Beware of surveys. Even though I posted the survey results. That survey was done in 1991, and did not contain a wide cross section of respondents... it was targeted to the Book of the Month Club, and Library of Congress users... not the typical American. Also it asked for the most influential book, not a ranking of books by those surveyed.
Most Americans would probably say the Bible is the most influential book... it has the most impact on our society... even if you have never read it. Also, how many people have read the entire Bible?
What influences people to read a book? Often the NY Times Best Seller List, Oprah's recommendations, and required reading in school. Many schools have gravitated away from the "classics" and there are more current novels read, "because the classics are not relevant today" -- this statement of fact, was thrown at me by one of my children's teachers when I was frustrated with the curriculum that was influencing my kids, which required my intervention and supplemental reading at home to ensure they received a quality education.
Atlas Shrugged is influential, if you just look at the number of copies that have been sold every year since 1957.
Here is another list.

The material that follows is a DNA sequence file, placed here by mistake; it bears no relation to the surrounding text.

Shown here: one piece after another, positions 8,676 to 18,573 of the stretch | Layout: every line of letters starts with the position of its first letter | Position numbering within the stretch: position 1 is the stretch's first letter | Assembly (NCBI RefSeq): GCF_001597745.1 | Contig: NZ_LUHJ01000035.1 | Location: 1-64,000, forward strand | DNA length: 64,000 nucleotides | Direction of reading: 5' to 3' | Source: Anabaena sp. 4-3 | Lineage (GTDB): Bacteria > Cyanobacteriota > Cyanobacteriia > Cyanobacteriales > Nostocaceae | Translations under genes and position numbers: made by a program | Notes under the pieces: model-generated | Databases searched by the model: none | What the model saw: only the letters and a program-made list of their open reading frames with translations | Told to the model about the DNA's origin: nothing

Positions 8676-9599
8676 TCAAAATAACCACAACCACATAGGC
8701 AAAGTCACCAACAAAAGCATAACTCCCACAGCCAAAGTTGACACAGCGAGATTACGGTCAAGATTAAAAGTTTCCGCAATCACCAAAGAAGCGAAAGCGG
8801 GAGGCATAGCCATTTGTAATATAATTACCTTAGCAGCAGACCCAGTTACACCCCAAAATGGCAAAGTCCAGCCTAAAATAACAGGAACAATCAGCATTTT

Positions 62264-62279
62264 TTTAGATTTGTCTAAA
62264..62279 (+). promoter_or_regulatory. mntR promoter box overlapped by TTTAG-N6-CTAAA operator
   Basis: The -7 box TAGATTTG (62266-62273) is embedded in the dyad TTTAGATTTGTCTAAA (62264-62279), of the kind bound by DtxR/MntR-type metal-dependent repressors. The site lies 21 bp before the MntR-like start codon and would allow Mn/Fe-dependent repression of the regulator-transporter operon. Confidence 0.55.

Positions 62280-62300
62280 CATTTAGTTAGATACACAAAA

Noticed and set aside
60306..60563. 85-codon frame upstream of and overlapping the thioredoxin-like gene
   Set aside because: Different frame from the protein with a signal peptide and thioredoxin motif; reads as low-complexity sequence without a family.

25 BOOKS THAT HAVE SHAPED READERS' LIVES
Library of Congress, Center for the Book
1. The Adventures of Huckleberry Finn, by Mark Twain
2. Atlas Shrugged, by Ayn Rand
3. The Autobiography of Benjamin Franklin
4. The Autobiography of Malcolm X
5. The Bible
6. The Catcher in the Rye, by J.D. Salinger
7. Charlotte's Web, by E.B. White
8. The Diary of a Young Girl, by Anne Frank
9. Don Quixote, by Miguel de Cervantes
10. Gone With the Wind, by Margaret Mitchell
11. Hiroshima, by John Hersey
12. How to Win Friends and Influence People, by Dale Carnegie
13. I Know Why the Caged Bird Sings, by Maya Angelou
14. Invisible Man, by Ralph Ellison
15. The Little Prince, by Antoine de Saint Exupery
16. Little Women, by Louisa May Alcott
17. The Lord of the Rings, by J.R.R. Tolkien
18. Roots, by Alex Haley
19. The Secret Garden, by Frances Hodgson Burnett
20. To Kill a Mockingbird, by Harper Lee
21. Treasure Island, by Robert Louis Stevenson
22. Walden, by Henry David Thoreau
23. War and Peace, by Leo Tolstoy
24. What Color is Your Parachute?, by Richard Nelson Bolles
25. The Wizard of Oz, by L. Frank Baum
P.S. The Fountainhead and Atlas Shrugged were not on my required reading list for my kids, although both were given copies as gifts when they were older. I don't know if they read them. Once they completed high school, as adults the content of their continuing education was up to them. I provided 1/2 of the cost of college if they wanted to continue, did not guide or influence them in their course of study, and fortunately both did graduate.